Articles | Volume 9, issue 6
Solid Earth, 9, 1517–1533, 2018
Solid Earth, 9, 1517–1533, 2018

Research article 21 Dec 2018

Research article | 21 Dec 2018

The effect of rock composition on muon tomography measurements

Alessandro Lechmann1,*, David Mair1, Akitaka Ariga2, Tomoko Ariga3, Antonio Ereditato2, Ryuichi Nishiyama2, Ciro Pistillo2, Paola Scampoli2,4, Fritz Schlunegger1, and Mykhailo Vladymyrov2 Alessandro Lechmann et al.
  • 1Institute of Geological Sciences, University of Bern, Bern, Switzerland
  • 2Albert Einstein Center for Fundamental Physics, Laboratory for High Energy Physics, University of Bern, Bern, Switzerland
  • 3Faculty of Arts and Science, Kyushu University, Fukuoka, Japan
  • 4Dipartimento di Fisica “E.Pancini”, Università di Napoli Federico II, Naples, Italy
  • * Invited contribution by Alessandro Lechmann, recipient of the EGU Seismology Outstanding Student Poster and PICO Award 2016.

Abstract. In recent years, the use of radiographic inspection with cosmic-ray muons has spread into multiple research and industrial fields. This technique is based on the high-penetration power of cosmogenic muons. Specifically, it allows the resolution of internal density structures of large-scale geological objects through precise measurements of the muon absorption rate. So far, in many previous works, this muon absorption rate has been considered to depend solely on the density of traversed material (under the assumption of a standard rock) but the variation in chemical composition has not been taken seriously into account. However, from our experience with muon tomography in Alpine environments, we find that this assumption causes a substantial bias in the muon flux calculation, particularly where the target consists of high {Z2A} rocks (like basalts and limestones) and where the material thickness exceeds 300 m. In this paper, we derive an energy loss equation for different minerals and we additionally derive a related equation for mineral assemblages that can be used for any rock type on which mineralogical data are available. Thus, for muon tomography experiments in which high {Z2A} rock thicknesses can be expected, it is advisable to plan an accompanying geological field campaign to determine a realistic rock model.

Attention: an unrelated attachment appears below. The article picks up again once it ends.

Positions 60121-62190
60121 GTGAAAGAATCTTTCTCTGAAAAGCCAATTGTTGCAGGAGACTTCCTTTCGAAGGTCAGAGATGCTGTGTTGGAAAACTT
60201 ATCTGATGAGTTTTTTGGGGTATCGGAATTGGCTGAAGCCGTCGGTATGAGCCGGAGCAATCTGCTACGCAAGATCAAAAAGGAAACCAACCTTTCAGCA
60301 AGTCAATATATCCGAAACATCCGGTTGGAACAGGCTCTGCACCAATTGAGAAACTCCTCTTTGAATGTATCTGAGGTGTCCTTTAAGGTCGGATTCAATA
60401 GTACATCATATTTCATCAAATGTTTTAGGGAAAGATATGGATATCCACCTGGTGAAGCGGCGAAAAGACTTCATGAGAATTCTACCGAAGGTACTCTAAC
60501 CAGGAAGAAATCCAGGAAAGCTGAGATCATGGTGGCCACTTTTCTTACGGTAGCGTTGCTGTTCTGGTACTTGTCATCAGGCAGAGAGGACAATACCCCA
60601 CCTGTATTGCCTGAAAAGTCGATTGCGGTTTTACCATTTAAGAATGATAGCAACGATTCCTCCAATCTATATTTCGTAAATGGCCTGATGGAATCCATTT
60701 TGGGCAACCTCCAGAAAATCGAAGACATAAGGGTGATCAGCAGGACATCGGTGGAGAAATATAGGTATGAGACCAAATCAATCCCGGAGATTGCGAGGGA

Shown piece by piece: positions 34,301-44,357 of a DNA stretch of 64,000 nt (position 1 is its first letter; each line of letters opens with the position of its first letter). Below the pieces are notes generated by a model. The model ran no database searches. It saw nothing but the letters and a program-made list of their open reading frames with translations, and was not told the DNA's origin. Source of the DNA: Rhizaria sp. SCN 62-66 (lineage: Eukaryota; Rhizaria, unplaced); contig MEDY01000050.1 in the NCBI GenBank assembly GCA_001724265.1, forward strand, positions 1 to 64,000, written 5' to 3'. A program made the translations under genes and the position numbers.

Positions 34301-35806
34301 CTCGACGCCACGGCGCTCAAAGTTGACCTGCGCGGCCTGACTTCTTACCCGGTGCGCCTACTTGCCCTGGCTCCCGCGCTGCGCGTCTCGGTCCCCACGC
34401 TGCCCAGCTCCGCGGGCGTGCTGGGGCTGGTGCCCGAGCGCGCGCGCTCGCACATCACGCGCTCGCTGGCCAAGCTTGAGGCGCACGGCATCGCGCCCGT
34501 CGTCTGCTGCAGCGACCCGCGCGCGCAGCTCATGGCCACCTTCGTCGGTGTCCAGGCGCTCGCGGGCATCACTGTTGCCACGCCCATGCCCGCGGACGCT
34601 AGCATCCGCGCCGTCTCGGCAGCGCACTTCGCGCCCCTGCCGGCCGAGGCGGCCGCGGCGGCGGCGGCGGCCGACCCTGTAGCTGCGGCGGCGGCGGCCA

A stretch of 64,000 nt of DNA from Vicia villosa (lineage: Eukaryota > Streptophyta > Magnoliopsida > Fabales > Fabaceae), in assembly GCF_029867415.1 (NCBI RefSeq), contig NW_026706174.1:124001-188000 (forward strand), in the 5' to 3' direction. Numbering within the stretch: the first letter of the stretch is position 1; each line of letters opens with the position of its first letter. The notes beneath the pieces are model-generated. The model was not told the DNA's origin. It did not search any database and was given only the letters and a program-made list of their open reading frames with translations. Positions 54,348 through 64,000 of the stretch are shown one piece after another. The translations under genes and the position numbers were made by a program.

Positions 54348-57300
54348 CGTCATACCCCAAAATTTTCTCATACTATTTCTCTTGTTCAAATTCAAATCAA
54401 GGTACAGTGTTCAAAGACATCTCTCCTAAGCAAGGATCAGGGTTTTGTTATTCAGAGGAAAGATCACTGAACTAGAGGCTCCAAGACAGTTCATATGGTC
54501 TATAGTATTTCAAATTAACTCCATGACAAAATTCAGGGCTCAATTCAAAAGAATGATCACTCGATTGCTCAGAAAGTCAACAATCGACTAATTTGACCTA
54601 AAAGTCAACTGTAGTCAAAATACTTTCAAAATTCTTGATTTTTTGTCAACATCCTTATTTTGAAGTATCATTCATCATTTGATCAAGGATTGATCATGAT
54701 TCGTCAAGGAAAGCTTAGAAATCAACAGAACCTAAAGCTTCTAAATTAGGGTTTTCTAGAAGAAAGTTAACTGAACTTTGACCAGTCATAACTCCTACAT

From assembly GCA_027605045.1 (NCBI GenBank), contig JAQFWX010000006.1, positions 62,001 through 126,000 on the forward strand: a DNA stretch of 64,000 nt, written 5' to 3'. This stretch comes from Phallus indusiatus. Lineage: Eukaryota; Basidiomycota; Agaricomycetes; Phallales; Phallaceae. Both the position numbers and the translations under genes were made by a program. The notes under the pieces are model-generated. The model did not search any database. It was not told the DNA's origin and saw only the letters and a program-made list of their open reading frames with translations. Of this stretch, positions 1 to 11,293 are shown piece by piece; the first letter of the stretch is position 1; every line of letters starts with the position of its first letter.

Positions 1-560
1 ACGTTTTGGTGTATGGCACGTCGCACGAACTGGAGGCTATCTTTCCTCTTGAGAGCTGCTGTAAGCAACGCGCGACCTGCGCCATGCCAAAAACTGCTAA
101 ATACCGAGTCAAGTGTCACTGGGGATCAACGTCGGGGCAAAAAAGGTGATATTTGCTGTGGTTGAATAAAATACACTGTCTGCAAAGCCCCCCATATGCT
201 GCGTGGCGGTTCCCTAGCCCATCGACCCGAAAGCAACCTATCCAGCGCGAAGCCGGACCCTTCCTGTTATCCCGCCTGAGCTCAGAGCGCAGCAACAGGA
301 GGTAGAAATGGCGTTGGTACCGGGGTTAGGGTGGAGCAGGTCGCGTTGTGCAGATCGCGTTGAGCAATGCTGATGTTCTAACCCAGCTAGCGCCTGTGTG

Short summary
Muon tomography is a technology, similar to X-ray tomography, to image the interior of an object, including geologically interesting ones. In this work, we examined the influence of rock composition on the physical measurements, and the possible error that is made by assuming a too-simplistic rock model. We performed numerical simulations for a more realistic rock model and found that beyond 300 m of rock, the composition starts to play a significant role and has to be accounted for.